The Last Shall Be First and the First Last
This saying of Jesus is repeated a few times in the Gospels, but do we really understand what he was saying?
In Mark chapter 9, a dispute is going on among the disciples as to who would be the greatest of them.
Verse 35: And he sat down, and called the twelve, and saith to them, If any man desire to be first, the same shall be last of all, and servant of all.
Jesus then goes on to discuss what that service would entail. This is echoed in Matthew 25:31-46.
Christians Believe They Are Special in God’s Sight
But the Scriptures point out in many different ways that being a nominal Christian is not a spiritual advantage. Jesus is saying that belief is not enough, there must be action, too.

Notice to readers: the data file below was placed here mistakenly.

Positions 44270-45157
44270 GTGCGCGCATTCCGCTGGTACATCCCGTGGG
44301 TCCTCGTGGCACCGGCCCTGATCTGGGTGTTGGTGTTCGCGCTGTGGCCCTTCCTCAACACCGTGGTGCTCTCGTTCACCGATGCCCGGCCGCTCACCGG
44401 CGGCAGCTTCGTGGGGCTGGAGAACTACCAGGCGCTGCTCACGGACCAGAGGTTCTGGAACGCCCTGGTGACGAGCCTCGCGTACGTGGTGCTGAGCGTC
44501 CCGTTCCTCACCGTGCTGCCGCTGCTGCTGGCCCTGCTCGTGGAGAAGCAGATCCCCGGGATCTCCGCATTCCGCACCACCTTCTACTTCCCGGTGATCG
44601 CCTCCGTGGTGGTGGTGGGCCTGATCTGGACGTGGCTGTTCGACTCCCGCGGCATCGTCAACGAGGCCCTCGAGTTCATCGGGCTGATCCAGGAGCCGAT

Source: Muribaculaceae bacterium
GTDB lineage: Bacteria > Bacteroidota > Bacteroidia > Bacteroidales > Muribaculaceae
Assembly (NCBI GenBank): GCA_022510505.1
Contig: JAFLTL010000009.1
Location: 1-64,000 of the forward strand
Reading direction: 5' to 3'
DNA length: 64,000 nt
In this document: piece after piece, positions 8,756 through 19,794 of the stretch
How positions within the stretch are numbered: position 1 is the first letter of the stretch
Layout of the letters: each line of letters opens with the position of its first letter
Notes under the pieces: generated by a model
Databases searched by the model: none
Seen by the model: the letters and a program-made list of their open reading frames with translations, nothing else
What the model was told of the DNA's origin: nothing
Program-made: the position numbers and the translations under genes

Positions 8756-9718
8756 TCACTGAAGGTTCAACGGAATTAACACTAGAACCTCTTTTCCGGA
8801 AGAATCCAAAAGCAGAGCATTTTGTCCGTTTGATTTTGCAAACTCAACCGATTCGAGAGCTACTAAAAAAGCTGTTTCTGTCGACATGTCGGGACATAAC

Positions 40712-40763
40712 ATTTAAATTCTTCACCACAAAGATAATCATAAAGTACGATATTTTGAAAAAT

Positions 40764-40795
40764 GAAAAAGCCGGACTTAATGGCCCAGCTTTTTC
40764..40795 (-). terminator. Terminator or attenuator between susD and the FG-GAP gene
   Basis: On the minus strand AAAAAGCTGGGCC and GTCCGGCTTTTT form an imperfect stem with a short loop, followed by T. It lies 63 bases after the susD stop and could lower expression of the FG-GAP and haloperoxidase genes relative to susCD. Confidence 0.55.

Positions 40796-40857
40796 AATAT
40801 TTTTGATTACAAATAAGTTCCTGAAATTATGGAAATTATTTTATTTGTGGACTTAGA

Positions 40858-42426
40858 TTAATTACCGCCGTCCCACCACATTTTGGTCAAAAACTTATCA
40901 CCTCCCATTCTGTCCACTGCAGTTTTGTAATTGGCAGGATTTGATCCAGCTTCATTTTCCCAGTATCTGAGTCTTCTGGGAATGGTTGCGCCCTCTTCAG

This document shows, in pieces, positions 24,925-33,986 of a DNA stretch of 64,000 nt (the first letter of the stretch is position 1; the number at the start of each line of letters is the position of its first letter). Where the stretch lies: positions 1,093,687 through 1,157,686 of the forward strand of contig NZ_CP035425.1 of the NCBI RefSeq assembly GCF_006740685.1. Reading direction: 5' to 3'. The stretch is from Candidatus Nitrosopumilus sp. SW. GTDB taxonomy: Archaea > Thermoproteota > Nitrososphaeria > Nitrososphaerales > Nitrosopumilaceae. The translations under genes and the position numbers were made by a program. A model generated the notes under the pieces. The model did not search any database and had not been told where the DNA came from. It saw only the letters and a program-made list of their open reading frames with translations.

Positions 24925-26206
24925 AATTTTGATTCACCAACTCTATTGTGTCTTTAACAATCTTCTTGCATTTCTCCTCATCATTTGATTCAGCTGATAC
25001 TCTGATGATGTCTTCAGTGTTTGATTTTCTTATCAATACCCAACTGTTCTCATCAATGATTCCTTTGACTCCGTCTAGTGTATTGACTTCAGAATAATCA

In fact, the verse indicated at the beginning of this post is actually the ending of his teaching lesson that Jesus gives about ranking within his disciples. It can be seen as speaking to the rest of his followers, too, even unto the present time.
So when even was come, the lord of the vineyard saith unto his steward, Call the labourers, and give them their hire, beginning from the last unto the first.
This story can be found in Matthew, chapter 20. It describes a situation where labourers are needed for the harvest, and the ones hired at the beginning complain when late arrivals are paid exactly the same wages as they are. The lord of the vineyard says that every person he hired agreed to be paid the same wage, no matter how little or how much they did. Implied: their reward in heaven will be the same.
This hearkens back to the Prodigal Son story. The brother that had always been with his father resented that his wastrel brother was treated so royally when he returned home. It is as if being faithful for so long should earn a better reward. It doesn’t work that way.
Eternal life is guaranteed for all. There is nothing greater than eternity.